Chili Peppers in Santa Fe.Что и говорить — впечатлений море! Даня уже писал о Santa Fe. Могу лишь добавить от себя — городок очень необычный и совершенно очаровательный. Домики греют душу тёплым цветом и неизбитой архитектурой; практически отсутствуют здания выше 3х этажей. Еще мне ну очень понравились связки красных перцев, которые украшали некоторые здания. Я не удержалась и купила себе небольшую вязанку — правда, не знаю, доживёт ли она до Нью-Йорка, потому что за пару дней в багажнике отдельные перчики откололись от коллектива.

Tumbleweed.По дороге из Santa Fe в Albuquerque я впервые увидела перекати-поле собственными глазами. Даня часто упоминал это растение в своих рассказах, но мне не доводилось его видеть до недавнего времени.

Church in Albuquerque.Albuquerque же мне показался вполне заурядным. В пятницу ночью мы проехались по downtown, который состоял из парочки улиц. На них распологались рестораны и магазины с кричаще-яркими вывесками, и тусовалась местная молодёж. Впечатлило громадное здание, принадлежащее компании Wells Fargo. Оно был освещенно от основания до макушки зелёным светом, который вызывал мысли о почти таких же зелёных американских деньгах (очень в тему, между прочим, так как главным бизнесом компании являются финансовы услуги). Утром следующего дня эти улицы показались мне пустынними и тускло-сонными.

Painted Desert at Petrified Forest National Park.В субботу мы уехали из Albuquerque, NM и направились в Cortez, CO. По пути мы посетили Petrified Forest National Park, расположенный в штате Аризона. Парк меня очень впечатлил. Дорога к окаменелым деревьям проходила через Painted Desert — малиново-красные складки гор, которые создают несколько сюрреалистичный пейзаж.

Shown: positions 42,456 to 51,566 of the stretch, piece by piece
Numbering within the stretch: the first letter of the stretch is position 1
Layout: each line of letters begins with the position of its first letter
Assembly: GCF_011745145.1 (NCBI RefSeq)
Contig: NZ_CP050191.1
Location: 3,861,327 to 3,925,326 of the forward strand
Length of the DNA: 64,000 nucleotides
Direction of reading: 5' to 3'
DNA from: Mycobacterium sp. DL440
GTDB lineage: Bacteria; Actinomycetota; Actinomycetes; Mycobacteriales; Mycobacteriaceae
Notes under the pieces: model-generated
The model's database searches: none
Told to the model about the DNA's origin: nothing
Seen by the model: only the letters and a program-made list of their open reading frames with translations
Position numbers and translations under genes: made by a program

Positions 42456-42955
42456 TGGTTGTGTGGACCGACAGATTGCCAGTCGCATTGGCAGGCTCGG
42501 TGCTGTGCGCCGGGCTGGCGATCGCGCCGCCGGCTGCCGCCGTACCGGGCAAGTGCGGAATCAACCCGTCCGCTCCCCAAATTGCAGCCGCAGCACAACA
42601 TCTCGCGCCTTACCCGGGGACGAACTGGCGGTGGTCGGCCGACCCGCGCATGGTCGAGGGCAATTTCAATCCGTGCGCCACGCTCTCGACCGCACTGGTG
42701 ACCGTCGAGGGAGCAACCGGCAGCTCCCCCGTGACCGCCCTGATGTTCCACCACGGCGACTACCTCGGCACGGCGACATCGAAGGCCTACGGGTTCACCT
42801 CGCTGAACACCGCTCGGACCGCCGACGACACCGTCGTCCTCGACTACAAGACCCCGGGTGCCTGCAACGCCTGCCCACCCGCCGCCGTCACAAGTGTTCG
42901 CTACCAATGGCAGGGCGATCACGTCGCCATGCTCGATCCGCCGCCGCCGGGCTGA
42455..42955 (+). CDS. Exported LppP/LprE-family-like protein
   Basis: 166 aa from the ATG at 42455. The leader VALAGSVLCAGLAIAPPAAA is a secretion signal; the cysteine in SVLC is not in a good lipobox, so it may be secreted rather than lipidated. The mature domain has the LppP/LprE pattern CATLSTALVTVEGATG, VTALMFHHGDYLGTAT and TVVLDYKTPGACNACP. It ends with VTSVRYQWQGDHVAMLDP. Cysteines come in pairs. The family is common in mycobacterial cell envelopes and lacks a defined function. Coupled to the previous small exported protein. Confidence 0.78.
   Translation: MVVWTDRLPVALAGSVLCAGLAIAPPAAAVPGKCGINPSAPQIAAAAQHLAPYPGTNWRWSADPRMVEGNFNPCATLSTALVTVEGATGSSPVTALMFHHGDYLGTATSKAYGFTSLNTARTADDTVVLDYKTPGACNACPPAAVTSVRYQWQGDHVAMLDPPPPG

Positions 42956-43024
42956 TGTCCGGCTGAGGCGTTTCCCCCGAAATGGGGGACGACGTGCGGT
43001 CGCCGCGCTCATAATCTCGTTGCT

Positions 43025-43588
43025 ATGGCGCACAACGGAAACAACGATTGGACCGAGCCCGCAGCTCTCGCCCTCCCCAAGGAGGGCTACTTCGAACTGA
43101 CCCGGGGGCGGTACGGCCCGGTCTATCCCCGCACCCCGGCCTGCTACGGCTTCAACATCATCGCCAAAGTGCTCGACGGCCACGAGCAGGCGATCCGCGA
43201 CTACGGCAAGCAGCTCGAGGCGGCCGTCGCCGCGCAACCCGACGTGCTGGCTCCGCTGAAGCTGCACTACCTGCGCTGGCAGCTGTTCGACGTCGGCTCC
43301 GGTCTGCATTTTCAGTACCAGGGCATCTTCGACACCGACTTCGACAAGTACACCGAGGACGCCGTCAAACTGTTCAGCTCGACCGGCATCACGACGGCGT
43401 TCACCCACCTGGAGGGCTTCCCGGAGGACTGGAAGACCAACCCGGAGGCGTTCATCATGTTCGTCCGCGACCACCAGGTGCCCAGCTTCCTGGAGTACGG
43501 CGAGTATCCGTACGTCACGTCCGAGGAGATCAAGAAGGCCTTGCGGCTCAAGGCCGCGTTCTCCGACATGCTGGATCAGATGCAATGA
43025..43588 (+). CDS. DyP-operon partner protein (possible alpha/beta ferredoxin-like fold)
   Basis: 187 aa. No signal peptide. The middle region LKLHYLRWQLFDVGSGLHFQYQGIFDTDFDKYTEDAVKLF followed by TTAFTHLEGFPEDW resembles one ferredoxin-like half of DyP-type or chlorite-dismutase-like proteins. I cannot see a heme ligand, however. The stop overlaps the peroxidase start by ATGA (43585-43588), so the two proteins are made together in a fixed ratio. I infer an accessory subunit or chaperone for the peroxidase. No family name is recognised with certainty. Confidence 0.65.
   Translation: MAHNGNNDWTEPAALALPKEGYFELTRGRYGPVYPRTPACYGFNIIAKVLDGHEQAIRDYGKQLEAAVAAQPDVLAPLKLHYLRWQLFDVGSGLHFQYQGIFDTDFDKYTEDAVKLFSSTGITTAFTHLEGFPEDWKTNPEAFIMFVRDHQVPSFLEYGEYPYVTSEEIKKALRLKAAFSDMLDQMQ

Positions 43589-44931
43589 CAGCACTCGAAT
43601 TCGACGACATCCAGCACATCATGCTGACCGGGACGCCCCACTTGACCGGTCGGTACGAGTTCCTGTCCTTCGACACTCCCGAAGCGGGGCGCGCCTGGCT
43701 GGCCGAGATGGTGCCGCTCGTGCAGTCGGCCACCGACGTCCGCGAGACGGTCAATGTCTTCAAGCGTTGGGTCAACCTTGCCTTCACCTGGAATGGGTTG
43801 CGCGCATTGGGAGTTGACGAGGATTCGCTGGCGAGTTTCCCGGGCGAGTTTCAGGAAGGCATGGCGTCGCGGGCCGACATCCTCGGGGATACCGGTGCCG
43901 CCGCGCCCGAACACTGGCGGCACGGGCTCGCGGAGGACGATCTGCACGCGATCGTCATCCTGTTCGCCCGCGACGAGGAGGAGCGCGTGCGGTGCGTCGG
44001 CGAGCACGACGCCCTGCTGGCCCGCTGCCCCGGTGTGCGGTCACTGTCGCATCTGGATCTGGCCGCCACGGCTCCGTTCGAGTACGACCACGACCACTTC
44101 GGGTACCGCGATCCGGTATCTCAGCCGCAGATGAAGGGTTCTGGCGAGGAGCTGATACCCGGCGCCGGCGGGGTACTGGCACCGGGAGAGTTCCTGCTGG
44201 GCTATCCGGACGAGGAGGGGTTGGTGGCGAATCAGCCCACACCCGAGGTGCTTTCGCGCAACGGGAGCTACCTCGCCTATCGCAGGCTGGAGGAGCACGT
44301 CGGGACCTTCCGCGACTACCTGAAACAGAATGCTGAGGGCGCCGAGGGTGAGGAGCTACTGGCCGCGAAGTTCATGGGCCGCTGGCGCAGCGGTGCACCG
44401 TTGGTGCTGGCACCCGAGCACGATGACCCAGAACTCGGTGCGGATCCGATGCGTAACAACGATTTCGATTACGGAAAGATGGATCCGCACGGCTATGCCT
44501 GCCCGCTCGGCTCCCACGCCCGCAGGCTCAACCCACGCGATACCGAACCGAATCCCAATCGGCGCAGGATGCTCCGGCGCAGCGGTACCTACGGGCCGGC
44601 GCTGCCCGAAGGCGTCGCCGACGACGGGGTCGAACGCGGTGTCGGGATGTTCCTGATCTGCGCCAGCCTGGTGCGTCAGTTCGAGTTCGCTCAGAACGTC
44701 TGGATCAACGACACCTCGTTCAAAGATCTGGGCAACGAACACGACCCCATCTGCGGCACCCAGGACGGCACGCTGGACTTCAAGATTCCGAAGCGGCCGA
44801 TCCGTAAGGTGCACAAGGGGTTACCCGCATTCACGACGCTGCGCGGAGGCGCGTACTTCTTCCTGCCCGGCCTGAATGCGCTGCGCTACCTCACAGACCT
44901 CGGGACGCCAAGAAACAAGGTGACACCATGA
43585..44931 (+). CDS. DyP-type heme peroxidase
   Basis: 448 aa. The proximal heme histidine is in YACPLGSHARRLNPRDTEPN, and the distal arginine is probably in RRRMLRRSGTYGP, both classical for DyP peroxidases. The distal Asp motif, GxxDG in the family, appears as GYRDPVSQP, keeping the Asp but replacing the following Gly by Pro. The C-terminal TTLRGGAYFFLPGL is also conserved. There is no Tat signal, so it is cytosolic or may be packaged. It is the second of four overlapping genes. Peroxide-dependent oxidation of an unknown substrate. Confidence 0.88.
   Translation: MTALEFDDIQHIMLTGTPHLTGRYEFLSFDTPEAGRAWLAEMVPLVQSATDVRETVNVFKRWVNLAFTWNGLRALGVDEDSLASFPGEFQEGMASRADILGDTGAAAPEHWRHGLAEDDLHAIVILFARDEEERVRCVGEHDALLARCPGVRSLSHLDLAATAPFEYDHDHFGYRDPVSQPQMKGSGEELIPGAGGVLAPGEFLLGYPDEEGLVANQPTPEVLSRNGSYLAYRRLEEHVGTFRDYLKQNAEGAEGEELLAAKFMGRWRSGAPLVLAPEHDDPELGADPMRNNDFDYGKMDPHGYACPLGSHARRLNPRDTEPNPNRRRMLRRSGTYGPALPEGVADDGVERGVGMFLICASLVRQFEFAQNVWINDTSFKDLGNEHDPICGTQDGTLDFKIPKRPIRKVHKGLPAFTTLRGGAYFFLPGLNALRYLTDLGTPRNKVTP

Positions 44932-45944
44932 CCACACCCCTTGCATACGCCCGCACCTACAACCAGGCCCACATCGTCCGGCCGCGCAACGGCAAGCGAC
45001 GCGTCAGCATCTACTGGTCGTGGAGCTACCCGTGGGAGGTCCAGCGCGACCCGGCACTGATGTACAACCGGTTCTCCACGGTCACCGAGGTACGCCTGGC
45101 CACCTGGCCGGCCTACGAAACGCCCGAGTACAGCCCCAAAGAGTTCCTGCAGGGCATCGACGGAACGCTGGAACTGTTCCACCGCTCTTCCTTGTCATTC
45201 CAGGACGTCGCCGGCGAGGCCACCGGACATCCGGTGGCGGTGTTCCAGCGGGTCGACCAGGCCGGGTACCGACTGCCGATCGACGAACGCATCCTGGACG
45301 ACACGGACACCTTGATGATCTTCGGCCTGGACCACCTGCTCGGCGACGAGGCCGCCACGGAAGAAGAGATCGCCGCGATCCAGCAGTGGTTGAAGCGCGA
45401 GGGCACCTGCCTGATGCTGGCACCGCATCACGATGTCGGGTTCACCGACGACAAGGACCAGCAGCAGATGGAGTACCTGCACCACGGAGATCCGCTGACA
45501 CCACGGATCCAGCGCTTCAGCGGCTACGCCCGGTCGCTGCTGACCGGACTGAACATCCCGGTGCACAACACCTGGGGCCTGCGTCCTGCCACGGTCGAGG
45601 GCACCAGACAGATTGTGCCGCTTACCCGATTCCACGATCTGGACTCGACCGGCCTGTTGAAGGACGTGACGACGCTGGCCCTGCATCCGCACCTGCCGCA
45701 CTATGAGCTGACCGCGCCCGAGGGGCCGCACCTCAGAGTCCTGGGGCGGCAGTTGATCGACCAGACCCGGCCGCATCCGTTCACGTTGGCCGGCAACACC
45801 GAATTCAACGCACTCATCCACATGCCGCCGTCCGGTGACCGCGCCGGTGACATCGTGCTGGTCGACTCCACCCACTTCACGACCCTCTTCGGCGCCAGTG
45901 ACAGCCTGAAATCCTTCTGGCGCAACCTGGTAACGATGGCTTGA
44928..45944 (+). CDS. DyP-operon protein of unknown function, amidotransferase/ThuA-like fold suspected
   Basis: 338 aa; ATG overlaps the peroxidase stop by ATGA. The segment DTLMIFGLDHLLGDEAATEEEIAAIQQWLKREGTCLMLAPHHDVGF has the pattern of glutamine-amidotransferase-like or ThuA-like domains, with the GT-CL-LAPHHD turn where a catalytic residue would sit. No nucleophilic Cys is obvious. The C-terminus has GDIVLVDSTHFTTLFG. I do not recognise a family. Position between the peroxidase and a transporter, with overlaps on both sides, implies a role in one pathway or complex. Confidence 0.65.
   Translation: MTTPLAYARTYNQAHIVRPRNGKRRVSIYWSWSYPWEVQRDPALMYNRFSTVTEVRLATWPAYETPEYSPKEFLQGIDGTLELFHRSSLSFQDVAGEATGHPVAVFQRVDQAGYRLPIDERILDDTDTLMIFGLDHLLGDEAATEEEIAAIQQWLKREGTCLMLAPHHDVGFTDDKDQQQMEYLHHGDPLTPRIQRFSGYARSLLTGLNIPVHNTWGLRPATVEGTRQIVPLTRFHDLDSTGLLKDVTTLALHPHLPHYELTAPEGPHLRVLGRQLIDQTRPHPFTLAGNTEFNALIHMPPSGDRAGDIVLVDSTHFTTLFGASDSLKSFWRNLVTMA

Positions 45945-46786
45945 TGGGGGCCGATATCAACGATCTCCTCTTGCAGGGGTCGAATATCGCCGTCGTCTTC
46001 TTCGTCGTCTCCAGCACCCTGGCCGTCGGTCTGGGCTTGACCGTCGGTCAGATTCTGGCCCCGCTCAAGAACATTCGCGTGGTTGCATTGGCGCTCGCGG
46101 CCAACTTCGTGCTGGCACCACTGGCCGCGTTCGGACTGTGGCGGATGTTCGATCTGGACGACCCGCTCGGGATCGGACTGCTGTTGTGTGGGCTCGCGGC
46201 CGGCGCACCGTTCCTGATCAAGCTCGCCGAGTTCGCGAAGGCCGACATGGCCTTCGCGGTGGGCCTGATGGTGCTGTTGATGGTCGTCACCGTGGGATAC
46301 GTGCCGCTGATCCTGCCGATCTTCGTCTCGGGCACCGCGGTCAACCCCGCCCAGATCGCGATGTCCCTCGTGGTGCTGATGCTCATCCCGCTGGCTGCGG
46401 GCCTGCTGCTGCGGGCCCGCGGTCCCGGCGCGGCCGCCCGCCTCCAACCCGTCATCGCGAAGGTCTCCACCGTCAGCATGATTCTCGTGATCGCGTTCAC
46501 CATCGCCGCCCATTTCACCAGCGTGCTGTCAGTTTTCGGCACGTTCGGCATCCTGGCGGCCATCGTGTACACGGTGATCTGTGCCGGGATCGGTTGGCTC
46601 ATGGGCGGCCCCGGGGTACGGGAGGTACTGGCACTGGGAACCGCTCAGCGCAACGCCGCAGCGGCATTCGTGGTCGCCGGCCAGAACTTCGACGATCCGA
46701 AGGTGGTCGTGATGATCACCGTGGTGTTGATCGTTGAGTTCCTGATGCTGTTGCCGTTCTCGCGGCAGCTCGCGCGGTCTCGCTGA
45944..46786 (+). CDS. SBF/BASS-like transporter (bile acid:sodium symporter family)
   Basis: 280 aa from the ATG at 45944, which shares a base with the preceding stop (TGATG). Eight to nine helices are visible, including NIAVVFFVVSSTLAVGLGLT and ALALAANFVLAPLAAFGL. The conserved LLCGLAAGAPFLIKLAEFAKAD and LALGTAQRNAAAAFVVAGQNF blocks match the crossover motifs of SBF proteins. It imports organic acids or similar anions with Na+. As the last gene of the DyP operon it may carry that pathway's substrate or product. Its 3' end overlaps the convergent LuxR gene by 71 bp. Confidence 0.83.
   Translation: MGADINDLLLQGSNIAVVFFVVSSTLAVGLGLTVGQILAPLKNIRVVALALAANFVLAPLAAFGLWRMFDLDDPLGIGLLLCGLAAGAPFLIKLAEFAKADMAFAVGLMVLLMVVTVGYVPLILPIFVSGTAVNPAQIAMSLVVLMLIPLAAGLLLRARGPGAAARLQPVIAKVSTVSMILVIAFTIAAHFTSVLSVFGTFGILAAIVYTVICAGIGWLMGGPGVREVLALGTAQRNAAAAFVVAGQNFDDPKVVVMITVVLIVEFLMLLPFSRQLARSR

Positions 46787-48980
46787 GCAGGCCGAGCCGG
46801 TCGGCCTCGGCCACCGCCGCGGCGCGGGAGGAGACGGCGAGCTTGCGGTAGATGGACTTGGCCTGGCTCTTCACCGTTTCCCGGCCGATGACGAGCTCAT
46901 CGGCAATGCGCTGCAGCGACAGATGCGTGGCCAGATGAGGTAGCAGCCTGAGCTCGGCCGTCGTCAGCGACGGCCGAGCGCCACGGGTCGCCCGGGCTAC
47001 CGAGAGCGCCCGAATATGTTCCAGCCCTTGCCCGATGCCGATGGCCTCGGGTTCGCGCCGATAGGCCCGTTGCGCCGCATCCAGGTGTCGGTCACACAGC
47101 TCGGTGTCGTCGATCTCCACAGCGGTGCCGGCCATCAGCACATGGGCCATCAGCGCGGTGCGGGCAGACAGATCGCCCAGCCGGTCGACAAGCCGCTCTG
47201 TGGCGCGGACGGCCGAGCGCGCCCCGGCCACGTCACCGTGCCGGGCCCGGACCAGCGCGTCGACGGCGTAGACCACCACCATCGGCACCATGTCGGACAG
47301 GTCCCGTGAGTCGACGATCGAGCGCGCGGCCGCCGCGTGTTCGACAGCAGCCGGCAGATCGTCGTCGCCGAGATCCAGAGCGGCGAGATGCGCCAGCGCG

Wood turned stone.Во-первых, я никак не ожидала, что окаменелым деревьям всего-навсего … около 225 миллионов лет! Когда-то климат на земле современной Аризоны был совсем другим — там росли высокие деревья, водилась разная живность. Некоторые деревья упали, были затопленны водой, и, без контакта с воздухом, постепенно (ну очень постепенно) окаменели — органический материал был с течением времени вымещен минералами, которые находились в воде в непосредственном контакте с деревьями.

Petrified wood.Во-вторых, я не ожидала, что окаменевших деревьев будет так много. Мы заехали в часть парка под названием Crystal Forest. По этому лесу мы нагуляли (естественно, по специально проложенной дорожке) где-то около киллометра. Деревья, а вернее, их части, различались размерами и цветом. Некоторые лежащие на земле стволы выглядели ну совсем органическими, хотя на поверку оказались несомненно каменными (Даня проводил эксперименты — стучал по окаменевшим стволам окаменевшими же щепками и анализировал получившиеся от этого звуки).